Pigs are among the most intelligent and inquisitive of mammals, second perhaps only to the great apes. Yet industrialised pig farms routinely confine nursing sows inside such small crates that they are literally unable to turn around (not to mention walk or forage). The sows are kept in these crates day and night for four weeks after giving birth. Their offspring are then taken away to be fattened up and the sows are impregnated with the next litter of piglets.
Harari concludes: ‘Over the last two centuries tens of billions of [animals] have been subjected to a regime of industrial exploitation whose cruelty has no precedent in the annals of planet Earth. If we accept a mere tenth of what animal-rights activists are claiming, then modern industrial agriculture might well be the greatest crime in history.
Some have called human treatment of animals a modern form of slavery. We may instinctively reject this, but if a higher species did to us what we do to animals, wouldn’t we too call it slavery? This double standard springs from the fact that we as a society tend to value human life above all other. We laud the fact that our living conditions are improving without acknowledging that life for most other animals is getting worse.
Zealous carnivores claim that eating animals is a basic right. They point to our hunter ancestors and claim that eating meat is a perfectly natural endeavour. What they fail to acknowledge is that the vast scale of industrial agriculture is so far beyond our ancestors’ level of consumption, it is driving a sixth mass extinction. If meateaters want to stalk the plains with a club in hand to catch and kill their meat, fine. If they want it industrially produced on a mass scale and in neat packaging on a supermarket shelf, then they cannot draw comparisons to our ancestors’ eating habits.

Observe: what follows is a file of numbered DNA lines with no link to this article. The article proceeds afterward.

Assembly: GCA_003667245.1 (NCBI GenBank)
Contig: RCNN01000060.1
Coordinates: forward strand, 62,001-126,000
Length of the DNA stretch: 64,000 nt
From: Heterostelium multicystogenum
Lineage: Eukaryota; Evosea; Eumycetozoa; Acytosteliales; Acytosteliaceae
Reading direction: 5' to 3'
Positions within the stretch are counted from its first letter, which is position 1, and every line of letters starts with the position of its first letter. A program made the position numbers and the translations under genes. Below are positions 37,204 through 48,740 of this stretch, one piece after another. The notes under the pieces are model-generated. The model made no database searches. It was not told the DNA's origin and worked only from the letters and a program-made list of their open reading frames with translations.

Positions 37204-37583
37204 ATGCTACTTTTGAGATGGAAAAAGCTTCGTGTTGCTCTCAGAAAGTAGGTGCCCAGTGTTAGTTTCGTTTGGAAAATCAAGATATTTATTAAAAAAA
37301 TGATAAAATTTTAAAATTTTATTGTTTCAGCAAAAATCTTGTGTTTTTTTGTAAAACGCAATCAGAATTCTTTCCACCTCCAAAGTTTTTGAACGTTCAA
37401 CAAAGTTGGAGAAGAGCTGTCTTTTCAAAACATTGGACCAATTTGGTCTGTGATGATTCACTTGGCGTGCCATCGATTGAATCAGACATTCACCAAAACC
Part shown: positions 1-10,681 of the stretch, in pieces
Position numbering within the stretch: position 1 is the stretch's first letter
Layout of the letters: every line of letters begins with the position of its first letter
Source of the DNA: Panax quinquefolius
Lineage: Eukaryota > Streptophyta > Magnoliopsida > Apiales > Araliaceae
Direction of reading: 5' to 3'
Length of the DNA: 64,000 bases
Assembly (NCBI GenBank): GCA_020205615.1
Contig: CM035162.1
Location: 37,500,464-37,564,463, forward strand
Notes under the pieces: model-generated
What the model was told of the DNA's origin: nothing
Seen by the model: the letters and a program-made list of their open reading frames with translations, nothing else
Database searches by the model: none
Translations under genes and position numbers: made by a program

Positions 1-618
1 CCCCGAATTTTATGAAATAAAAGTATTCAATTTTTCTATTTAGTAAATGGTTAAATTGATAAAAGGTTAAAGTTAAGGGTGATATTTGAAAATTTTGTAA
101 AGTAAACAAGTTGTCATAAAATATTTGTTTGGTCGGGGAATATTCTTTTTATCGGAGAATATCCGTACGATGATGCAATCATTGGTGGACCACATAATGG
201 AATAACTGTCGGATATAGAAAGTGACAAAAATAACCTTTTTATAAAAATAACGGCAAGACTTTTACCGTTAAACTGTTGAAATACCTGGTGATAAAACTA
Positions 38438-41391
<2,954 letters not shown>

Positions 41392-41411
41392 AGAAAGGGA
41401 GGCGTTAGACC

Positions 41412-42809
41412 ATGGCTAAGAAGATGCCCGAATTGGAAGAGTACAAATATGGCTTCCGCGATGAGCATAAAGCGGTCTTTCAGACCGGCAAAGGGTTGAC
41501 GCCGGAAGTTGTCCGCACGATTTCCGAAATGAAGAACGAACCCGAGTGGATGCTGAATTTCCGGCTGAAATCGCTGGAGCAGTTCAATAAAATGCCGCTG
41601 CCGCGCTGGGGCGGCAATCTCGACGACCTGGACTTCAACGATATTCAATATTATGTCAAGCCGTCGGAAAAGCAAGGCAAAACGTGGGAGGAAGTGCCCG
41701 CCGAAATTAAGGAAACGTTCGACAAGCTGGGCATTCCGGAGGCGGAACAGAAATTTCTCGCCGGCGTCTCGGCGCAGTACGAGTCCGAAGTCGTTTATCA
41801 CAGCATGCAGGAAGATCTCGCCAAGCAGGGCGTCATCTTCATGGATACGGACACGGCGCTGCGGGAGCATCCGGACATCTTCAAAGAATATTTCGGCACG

I understand why carnivores are resistant to veganism. It’s easy to make moral choices when they suit you and it’s hard when they don’t. For example, it was easy for me to turn vegetarian at 13 because I never really liked eating meat. It was easy for me to decide not to have kids because I never really wanted them. On the flip side, it has been hard for me to stop using companies like Facebook and Amazon despite the devastating effect they are reported to have on society and the environment. Neither have I stopped using plastic or planes, mainy because they are convenient for me.
Similarly, I haven’t turned vegan because it is inconvenient to do so. I have dabbled with it (I did Veganuary this year and have substituted cow’s milk for Oatly in my diet and made other similar adjustments) but I haven’t fully taken the leap.
So – will I or won’t I? I think Ezra Klein’s ‘imperfect veganism’ offers a good solution. Under this model, Klein follows a vegan diet at home but accepts that he will be vegetarian when travelling, or when eating certain meals with certain people. This builds failure into the system and makes sure that when you fail, you don’t rebound into full carnivorousness. Rather, you chalk it up as a day off and continue being a vegan.
What we really need, of course, is a wholesale change of culture driven by government, industry and science. However, with some of the world’s most powerful forces benefiting from animal agriculture, this will not change soon. In the interim, we can all decide to eat more responsibly – even if it means admitting that the vegans were right all along.